March 26, 2008


Another Voice: Reading the speeches of McCain and Obama has made me ashamed of our political class and its craven soundbites (Matthew Parris, 26th March 2008, The Spectator)

[I]t was ponderous, overlong and often dull. Nor did the speech say anything surprising or new. There was nothing there worth remembering for future reference, or quoting to you now, two years later, nor any passage that seemed worth noting down. This was a speech cluttered with heavy furniture.

But it was his. You knew that at once. It had a certain old-fashioned style and respect for language that I admire. And it turned me into a convinced admirer of the Senator that I shall always now be. I finished reading, certain that an honourable and honest man was behind the writing, certain of his strength of mind and will, and certain of his almost abrasive sense of right and wrong.

I suppose the qualities that came through most were an uncompromising nature, and a certain thrilling carelessness whether or not he was keeping his reader with him. There were quaint, somewhat antique turns of speech that any Alastair Campbell would have removed at once; long, convoluted sentences with precarious dependent clauses; and an almost solemnly scholarly tone that reminded me of my dear, self-educated, bookish grandfather. Without being able to say how, I gained from it the strongest sense of a stiff-necked integrity that seemed both refreshing and different, and wholly admirable.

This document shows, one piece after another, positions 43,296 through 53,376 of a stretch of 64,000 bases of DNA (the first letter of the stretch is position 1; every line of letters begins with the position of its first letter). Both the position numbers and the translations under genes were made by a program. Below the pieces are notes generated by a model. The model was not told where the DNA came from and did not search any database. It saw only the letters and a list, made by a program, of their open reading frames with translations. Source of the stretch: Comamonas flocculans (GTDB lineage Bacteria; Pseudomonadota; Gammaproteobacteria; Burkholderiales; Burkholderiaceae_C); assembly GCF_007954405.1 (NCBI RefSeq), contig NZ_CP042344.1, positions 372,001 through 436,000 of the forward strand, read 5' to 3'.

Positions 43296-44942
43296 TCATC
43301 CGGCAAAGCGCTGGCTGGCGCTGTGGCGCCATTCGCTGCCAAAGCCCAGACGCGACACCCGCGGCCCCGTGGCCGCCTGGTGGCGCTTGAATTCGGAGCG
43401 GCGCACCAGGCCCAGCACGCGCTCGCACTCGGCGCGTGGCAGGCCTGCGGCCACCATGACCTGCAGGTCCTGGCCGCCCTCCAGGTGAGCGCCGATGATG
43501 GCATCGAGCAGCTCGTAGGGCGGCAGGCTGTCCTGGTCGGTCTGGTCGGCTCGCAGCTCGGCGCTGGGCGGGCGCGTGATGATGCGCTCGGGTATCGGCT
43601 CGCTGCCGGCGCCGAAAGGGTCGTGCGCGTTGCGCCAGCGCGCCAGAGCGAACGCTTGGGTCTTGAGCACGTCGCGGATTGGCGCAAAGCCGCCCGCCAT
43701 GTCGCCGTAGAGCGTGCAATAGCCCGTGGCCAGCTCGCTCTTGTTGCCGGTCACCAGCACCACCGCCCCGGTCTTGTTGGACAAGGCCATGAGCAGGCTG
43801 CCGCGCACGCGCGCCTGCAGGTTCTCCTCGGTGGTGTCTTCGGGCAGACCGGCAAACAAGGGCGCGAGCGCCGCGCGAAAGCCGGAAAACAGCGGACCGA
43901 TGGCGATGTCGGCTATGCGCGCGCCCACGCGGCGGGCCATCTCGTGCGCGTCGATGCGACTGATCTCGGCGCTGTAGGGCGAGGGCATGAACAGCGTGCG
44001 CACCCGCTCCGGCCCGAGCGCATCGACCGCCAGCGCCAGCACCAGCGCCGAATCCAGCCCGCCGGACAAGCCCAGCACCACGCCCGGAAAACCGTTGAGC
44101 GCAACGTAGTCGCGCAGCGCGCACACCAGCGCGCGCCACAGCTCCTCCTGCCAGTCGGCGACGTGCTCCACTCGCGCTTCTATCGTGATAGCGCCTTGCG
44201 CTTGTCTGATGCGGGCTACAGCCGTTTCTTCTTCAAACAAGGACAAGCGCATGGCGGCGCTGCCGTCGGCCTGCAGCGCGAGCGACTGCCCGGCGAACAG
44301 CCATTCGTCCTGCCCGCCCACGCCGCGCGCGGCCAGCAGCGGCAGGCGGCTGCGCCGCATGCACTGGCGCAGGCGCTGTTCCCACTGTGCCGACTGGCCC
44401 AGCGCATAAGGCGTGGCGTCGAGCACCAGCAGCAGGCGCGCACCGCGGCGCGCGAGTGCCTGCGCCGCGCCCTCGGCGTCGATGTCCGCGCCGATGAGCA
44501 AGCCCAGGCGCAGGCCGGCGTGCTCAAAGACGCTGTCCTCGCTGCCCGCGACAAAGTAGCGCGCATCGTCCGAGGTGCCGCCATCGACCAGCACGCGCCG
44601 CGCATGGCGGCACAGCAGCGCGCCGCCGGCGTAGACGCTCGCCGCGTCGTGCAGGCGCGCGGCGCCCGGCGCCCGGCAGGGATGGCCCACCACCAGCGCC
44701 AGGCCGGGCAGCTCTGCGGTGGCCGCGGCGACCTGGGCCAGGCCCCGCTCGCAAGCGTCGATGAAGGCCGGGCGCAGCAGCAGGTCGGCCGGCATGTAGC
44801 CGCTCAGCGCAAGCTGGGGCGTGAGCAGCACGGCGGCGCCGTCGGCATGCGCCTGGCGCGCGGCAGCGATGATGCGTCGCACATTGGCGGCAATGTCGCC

One of the ways that integrity came through, I remember noting, was in a stubborn if subliminal reluctance to overstate his case for the sake of effect; he never picked the easy, vulgar word. And (though I know McCain’s reputation for impatience and sudden anger) an essential intellectual modesty came through: this speaker did not believe and so would not pretend that politics was easy or obvious; that every question had a clear answer; or that his opponents were wicked or stupid. I feel I learnt more about McCain in that quiet 20 minutes with his text in my hotel bedroom than I have since from months of reading news reports and commentaries.

Posted by Orrin Judd at March 26, 2008 8:11 AM

Maybe McCain's short fuse is just what media types need. They seem taken aback and rendered speechless when he snaps at them. Sight for sore eyes for sure.

Posted by: erp at March 26, 2008 10:09 AM

Early in the primary I took the time to read the transcripts of all the Republican candidates and to my suprise, I founds McCain's speeches to have the most meat,clearly expressed. Suprised, because I had been overwhelmed by Rudy's speech delivered to the Federalist Society, but when comparing the transcript to one of McCain's, Rudy's fell short in MHO.

Posted by: Genecis at March 26, 2008 12:02 PM

Why is a short fuse such a bad thing? You hear people bring it up and it sounds like the worst thing ever "Don't vote for him! He has a bad temper!" At least he isn't an avowed racist. I think an inability to gladly suffer fools would be a wonderful asset in the White House.

Posted by: Mikey [TypeKey Profile Page] at March 26, 2008 12:07 PM

Geez. I liked Dole because he was grumpy.

Posted by: Twn at March 26, 2008 1:58 PM